The only thing we have to fear is fear itself.—Franklin D. Roosevelt, first inaugural address
With all due respect to your quote, Mr. President, you left something out: JFK International Airport in New York. That’s what I fear.
Now, thanks to being temporarily adopted by a nice couple on New Year’s Day, I have almost conquered that fear.
It all began this morning when I got on an American Airlines plane (after paying the detested $25 baggage fee) bound for New York. Then I fell asleep multiple times, each time awakened by a different complaining body part) for almost the duration of the 5-1/2 hour flight during which time some of my things tried to stow away on-board.
|Poster at Sea-Tac. King penguins all dressed up.|
|Too much glare, but this is another of Alaska Airline's paint schemes. I think this one has "Cars" characters and Disneyland on the tail|
|Alaska Airline's Eskimo with a lei around his neck--the Hawaiian scheme.|
AA assisted in this mutiny, I discovered later, by disguising the seat-back pocket to look like a seat-back pocket, when in actuality it’s a slot. What else would you call a flap fully attached at its bottom but attached at the sides by an 1-1/2 inch band of elastic, making the perfect receptacle for things that want to disappear out its sides.
I woke up on the final approach to JFK and began checking my pockets and day pack for certain things. I located everything but by eyeglasses and point and shoot camera. I was not getting off that airplane until I'd located both. A search revealed the sneaky seat back pocket, which led intuitively to the floor, but checking the floor was impossible until I had the airplane almost to myself.
It was a successful hunt. Both the glasses and the camera were on the floor. The glasses were directly below me, but were it not for the bar that stretches across the width of the seat near the floor, the camera might have wound up on the flight deck. As it was, I had only to go to the row in front of my seat to capture the camera.
Then I left the airplane, almost the last one off.
|I took this shot with the camera that tried to go walk-about. I think it was still pouting about being found. That "Welcome to New York" sign is, I think, in Broadway font. Funny.|
I walked and walked and rode moving sidewalks, took numerous escalators up and down, and waked and walked and walked some more. I think I might have been in New Jersey when I finally found baggage claim. Then I waited about 45 minutes for the bags to arrive. An elderly gentleman correctly interpreted the look on face and drew lines on a map brochure that showed how to get in the vicinity of the hotel courtesy van pickup spot. That was his job, by the way.
I followed “Air Train” signs until I dead-ended at an elevator. A bunch of people got on and, hestitating before the open maw, I asked, “Does this go to the Air Train?”
A kind, nice-looking fellow said, “Yes. Is that were you’re going?”
I stepped aboard and said, “I don’t really know WHERE I’m going.”
Whereupon I was adopted by the man and his wife who were going almost to my destination. The wife led the way while the man brought up the rear, making certain I didn't get lost. Sure enough, they got me on the air train, put me off at the correct stop, and pointed out the way to the hotel vans. There followed profuse thanks and many "Happy New Years."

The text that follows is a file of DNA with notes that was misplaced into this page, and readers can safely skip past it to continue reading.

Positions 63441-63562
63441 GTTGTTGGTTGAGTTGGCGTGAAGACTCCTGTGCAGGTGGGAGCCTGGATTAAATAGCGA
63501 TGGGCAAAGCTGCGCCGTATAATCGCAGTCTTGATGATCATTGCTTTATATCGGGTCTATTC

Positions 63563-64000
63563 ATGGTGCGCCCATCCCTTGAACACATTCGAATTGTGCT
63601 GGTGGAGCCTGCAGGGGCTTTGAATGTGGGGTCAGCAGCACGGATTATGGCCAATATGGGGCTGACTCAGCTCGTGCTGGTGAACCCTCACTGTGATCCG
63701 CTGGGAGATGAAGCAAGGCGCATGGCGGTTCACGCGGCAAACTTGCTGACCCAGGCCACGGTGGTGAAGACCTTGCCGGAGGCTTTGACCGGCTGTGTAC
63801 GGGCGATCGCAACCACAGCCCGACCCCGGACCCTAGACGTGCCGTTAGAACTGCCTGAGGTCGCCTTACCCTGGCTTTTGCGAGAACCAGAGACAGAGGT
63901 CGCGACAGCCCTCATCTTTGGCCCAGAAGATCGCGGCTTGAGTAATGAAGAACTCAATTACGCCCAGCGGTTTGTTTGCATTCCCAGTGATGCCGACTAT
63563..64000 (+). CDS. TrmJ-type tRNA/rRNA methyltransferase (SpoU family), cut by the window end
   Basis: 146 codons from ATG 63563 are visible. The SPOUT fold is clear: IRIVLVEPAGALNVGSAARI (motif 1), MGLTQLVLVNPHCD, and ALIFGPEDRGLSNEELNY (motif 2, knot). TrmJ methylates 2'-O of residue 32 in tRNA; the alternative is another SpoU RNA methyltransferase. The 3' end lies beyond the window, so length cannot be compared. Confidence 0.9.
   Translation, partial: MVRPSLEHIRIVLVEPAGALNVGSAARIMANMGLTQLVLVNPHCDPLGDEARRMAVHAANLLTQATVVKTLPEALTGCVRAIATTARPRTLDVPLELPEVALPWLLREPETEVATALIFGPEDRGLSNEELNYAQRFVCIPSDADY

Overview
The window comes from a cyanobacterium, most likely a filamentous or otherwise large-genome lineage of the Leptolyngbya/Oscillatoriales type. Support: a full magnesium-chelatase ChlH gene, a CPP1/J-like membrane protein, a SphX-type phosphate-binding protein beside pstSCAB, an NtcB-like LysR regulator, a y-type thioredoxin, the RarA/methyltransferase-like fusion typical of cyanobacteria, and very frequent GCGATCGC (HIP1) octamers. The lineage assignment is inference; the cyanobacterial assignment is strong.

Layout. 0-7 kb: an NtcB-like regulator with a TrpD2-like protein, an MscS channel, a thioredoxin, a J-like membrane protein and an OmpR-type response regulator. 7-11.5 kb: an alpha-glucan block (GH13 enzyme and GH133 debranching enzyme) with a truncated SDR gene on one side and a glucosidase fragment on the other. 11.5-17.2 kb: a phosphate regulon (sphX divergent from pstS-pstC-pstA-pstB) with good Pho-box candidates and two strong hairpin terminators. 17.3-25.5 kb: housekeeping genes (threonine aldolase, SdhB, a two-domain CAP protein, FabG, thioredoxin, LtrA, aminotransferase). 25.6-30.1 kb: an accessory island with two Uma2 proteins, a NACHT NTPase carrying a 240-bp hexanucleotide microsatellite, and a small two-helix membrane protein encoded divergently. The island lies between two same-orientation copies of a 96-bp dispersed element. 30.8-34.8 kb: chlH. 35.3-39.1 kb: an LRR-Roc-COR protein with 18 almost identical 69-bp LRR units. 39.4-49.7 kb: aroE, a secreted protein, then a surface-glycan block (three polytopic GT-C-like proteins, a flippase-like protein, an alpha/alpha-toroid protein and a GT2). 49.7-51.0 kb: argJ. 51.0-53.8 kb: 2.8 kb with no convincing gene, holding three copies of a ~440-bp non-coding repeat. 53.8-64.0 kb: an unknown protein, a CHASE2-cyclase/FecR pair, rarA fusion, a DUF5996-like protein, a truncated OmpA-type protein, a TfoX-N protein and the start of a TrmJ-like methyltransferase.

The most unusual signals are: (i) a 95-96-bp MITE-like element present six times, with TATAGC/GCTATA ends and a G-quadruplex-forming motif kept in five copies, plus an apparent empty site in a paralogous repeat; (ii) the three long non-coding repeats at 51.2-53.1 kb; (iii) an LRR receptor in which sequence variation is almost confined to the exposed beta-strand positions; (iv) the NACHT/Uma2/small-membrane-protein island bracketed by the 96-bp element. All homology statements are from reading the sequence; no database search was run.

Then I stood in the cold and wind for a half hour until the van showed up and deposited me at a Best Western hotel where I am now.
|My hotel room in Seattle didn't have Fox News Channel--the 24 hours cable news station--because its programming is delivered by Dish TV which is in a carrier dispute with Fox.|
|Nothing fancy, but clean and serviceable. It's 2 in the morning local time and the guests in the next room are still up and going in and out of their room. I think there's a kid with them, too. No Fox News here, either.|
There's no food service in this hotel and none nearby. At check in, I was handed three menus from restaurants that deliver. One is an Indian restaurant and I am taking that menu with me because it gives the Indian name of the dish and then describes the dish and lists the ingredients. Can you imagine how helpful that is going to be?
In the meantime, Julie L.'s blueberrry walnut bread has been a part of several travel meals, along with some tasty mandarin oranges. All gone now, though. And that reminds me, I went looking for a McBiscuit/McSausage/McEgg at Sea-Tac this morning and didn't find a single McDs. Imagine. Is it a McD-free zone? There were a number of restaurants open at 4 A.M., though, a far cry from the Sea-Tac of old when we dreaded getting stuck on a night lay-over for several hours and nothing was open.
Late Friday morning, I will leave this hotel and return to JFK to attempt to conquer the balance of my fear, that of negotiating the correct ticket counter for Air India, correct concourse, and correct gate. Having accomplished all that, I expect to find other people with Vantage Travel ID tags hanging around their necks. Then I'll be safe.
Next will be a 14 hour flight to New Delhi, India, followed by a two hour flight to Kolkata (Calcutta), then boarding a riverboat.
After four-plus days travel to get there, let the fun begin.